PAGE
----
If your dog suddenly starts eating less than her well-established norm, it's reason enough for a trip to the vet's office. Minor appetite fluctuations occur sometimes and are perfectly natural, and external factors like different food, increased treat feeding and changes in activity level can affect how much your pet eats. However, a number of illnesses, from the fairly benign to the very serious, can cause a noticeable and lasting decrease in appetite.
You have good reasons to be concerned about your dog eating less than normal. Most importantly, it may point to an underlying illness that needs veterinary attention. It can also lead to weight loss, vitamin or mineral deficiencies, anemia, stunted growth in puppies, problems with offspring in pregnant dogs or other effects of malnutrition. Your dog might also lack the energy necessary to get enough exercise or go about other aspects of her daily routine.
Stress is often implicated in a dog's loss of appetite. Consider whether your dog is dealing with significant environmental changes or alterations to her familiar routine or schedule. The addition of a new pet or human family member, or the loss of either, can be quite stressful for a canine, too. If there's construction on your street, lots of thunderstorms lately or other sources of loud or continuous noise, it can have a considerable adverse effect on your dog's mental state and desire to eat. Work to eliminate sources of stress or consult your vet about acclimating your dog to unavoidable changes and other management strategies.
Infections and Other Illnesses
Countless types of infections and diseases can trigger a decreased appetite in dogs. Parasitic intestinal worms, GI infections, inflammatory bowel syndrome or diseases, periodontal disease, liver and kidney failure, cardiac disease and various cancers are all common culprits. But just about any illness can make your dog less hungry or prompt her to eat less due to related discomfort or pain. Aging can, too. If your dog is taking a new medication or supplement, loss of appetite may be a side effect; check the label. Your vet will consider the history, accompanying symptoms and results of a physical examination to determine which tests to run and to arrive at a diagnosis.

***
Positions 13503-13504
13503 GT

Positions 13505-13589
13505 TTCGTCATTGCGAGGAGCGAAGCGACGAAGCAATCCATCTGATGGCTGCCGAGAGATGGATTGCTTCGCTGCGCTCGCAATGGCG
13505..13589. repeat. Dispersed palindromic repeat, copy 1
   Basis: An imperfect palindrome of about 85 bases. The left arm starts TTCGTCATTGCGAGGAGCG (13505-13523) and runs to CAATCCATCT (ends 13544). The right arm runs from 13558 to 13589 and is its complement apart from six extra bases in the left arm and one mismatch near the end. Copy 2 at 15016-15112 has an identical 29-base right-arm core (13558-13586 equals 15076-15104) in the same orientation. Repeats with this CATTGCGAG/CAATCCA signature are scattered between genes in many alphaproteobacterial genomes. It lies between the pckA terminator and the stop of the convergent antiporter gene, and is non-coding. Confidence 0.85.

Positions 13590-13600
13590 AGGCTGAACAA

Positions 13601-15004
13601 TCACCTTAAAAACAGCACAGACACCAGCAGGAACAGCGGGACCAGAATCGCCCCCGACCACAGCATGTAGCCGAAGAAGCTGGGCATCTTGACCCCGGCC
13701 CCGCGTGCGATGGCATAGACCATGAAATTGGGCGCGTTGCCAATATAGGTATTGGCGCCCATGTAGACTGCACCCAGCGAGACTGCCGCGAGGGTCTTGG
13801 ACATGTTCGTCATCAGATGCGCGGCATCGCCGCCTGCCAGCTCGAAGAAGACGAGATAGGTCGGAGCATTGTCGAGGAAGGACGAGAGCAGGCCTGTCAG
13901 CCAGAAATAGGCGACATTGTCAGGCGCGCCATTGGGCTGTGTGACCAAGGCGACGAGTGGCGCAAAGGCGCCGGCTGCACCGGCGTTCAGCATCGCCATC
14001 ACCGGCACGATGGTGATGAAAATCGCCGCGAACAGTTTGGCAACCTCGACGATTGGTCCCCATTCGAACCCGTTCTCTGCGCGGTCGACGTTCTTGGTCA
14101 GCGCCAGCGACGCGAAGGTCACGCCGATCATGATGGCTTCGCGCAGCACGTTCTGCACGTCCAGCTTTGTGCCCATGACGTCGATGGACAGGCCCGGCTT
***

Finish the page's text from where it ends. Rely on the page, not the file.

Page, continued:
Obviously, the appropriate treatment for your dog's loss of appetite depends largely on the cause. Talk to everyone else in your home to make sure nobody's feeding your dog meals or treats you're unaware of. If your vet gives the OK, increase your dog's physical activity a bit to stimulate her appetite. If your pet takes a new drug or supplement, discuss the side effect with your vet and discuss management or alternative therapies. Follow all your vet's instructions for treating any infection or other illness diagnosed as the cause of your dog's decreased appetite.
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